While 89% of millennials want to own a home, a shocking 67% of them believe they will never be able to afford one. Unfortunately, this is often because of the many myths that surround homeownership. Today, we are breaking down 3 of the biggest myths surrounding homeownership, why they are wrong, and how you can become a homeowner faster.
Myth #1: You need to have a 20% down payment to get a mortgage
That’s the ideal value for most down payments, but not the golden rule. Many first-time homebuyers can acquire a mortgage with as little as 3.5% down — or even 0% through special loan programs. However, the more you put down, the lower your monthly payment will be, and the less you will pay in interest on your mortgage, so putting down as little as possible could inflate how much you pay for housing every month. Overall, the average down payment for homebuyers in the United States is about 6% as of August 2021, which is still far below the 20% that many believe you need
Myth #2: You can't get a mortgage if you have student loans
If you’re one of the 42.9 million Americans with student debt, you can still own a home! Student loans are treated like any other debt for home buying and your monthly payment is added in as part of your debt-to-income ratio — a key number lenders use to see if you qualify for a mortgage. However, student loans have one major difference from other loans when it comes to your debt-to-income ratio: if your student loans are in deferment or forbearance (basically, you don’t have to make any payments on them right now so you don’t have a monthly payment), lenders will take 0.5% to 1% of how much you owe on your student loans and use that as your monthly payment instead. If you have large student loans, but your monthly payment is manageable, you typically can still qualify for a mortgage.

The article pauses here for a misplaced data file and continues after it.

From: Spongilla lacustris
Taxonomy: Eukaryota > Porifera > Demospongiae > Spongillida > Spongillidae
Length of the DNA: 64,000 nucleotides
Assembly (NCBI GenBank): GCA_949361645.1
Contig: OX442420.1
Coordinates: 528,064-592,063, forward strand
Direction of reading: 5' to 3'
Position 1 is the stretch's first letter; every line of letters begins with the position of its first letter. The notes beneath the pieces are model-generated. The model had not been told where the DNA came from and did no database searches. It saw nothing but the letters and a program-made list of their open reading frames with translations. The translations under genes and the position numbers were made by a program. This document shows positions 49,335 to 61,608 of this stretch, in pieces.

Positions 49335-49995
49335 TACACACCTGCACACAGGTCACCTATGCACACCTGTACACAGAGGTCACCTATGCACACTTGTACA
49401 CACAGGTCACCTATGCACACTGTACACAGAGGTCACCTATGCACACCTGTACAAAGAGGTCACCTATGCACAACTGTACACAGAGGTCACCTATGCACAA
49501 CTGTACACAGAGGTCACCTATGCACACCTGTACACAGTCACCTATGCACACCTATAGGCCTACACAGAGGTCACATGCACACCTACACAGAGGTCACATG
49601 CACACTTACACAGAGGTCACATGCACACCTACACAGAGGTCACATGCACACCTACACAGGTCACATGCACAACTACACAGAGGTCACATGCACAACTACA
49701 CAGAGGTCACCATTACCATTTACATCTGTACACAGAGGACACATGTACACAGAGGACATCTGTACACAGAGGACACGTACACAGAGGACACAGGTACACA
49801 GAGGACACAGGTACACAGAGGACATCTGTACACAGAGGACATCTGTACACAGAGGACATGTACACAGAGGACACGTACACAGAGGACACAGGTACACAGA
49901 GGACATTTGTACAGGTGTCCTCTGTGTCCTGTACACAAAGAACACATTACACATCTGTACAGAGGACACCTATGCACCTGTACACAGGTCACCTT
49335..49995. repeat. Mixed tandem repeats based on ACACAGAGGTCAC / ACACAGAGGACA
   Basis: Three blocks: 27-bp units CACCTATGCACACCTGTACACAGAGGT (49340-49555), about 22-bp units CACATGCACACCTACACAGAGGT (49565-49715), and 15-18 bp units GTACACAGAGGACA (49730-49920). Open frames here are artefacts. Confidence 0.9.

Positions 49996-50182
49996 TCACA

Myth #3: You need a 780 credit score
Good credit will give you more options on the types of mortgages you can receive and will typically get you a much lower interest rate on your mortgage, but you don’t have to put your life on hold because you have a credit score under 780. Many loan programs, like FHA loans, allow you to borrow with a credit score as low as 580. Fun fact, lenders typically stop caring about your credit score after it hits 740, so anything above that typically doesn’t help your mortgage at all.
While these are the three most common myths around getting to homeownership, there are many more out there. Getting through the sea of information around home buying is stressful, which is why we built Quo to guide you through it. Quo connects to all of your finances and shows you exactly what you need to do to become homeownership ready — from fixing issues in your credit report to paying off debts and saving money. Quo gets you a personalized homeownership plan, so you can stop asking your dad what he put down on his house decades ago and get the most up-to-date and accurate plan for you. Learn how close you are to owning a home.